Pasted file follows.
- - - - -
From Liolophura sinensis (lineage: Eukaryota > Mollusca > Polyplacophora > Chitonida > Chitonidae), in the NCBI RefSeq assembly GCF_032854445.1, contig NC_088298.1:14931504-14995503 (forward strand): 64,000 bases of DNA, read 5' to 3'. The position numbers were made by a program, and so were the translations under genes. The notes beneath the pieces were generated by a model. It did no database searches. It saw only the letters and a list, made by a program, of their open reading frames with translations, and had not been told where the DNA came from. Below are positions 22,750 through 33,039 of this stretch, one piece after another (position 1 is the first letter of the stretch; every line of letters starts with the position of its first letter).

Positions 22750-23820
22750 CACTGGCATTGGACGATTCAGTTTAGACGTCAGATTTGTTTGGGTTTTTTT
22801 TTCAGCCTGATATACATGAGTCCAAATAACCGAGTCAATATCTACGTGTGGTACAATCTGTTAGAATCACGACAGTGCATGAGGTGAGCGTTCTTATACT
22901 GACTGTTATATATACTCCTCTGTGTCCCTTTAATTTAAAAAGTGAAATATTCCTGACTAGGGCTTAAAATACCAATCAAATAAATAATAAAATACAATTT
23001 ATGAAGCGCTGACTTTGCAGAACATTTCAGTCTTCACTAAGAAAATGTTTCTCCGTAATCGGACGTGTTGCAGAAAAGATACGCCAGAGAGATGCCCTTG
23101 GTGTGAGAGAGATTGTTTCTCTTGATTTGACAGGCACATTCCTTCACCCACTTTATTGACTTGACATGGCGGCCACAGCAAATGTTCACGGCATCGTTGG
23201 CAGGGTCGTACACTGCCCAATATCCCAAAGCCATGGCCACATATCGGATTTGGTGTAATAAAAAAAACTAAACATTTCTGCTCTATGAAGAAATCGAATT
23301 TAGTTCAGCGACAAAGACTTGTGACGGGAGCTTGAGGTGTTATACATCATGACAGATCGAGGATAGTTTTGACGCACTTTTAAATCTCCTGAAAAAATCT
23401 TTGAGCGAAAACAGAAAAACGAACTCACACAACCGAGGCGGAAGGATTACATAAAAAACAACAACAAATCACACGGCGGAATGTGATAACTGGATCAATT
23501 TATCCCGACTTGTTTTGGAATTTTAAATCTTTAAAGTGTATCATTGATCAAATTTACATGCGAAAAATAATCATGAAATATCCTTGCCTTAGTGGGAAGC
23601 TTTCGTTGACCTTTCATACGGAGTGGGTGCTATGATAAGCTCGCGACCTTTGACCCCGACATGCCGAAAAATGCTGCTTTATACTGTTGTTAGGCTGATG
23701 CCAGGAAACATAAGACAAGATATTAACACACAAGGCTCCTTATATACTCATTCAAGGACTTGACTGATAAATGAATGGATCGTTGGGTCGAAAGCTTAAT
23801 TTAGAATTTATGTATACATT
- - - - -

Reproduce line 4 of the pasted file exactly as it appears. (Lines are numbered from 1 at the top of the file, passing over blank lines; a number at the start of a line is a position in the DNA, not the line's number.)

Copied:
22801 TTCAGCCTGATATACATGAGTCCAAATAACCGAGTCAATATCTACGTGTGGTACAATCTGTTAGAATCACGACAGTGCATGAGGTGAGCGTTCTTATACT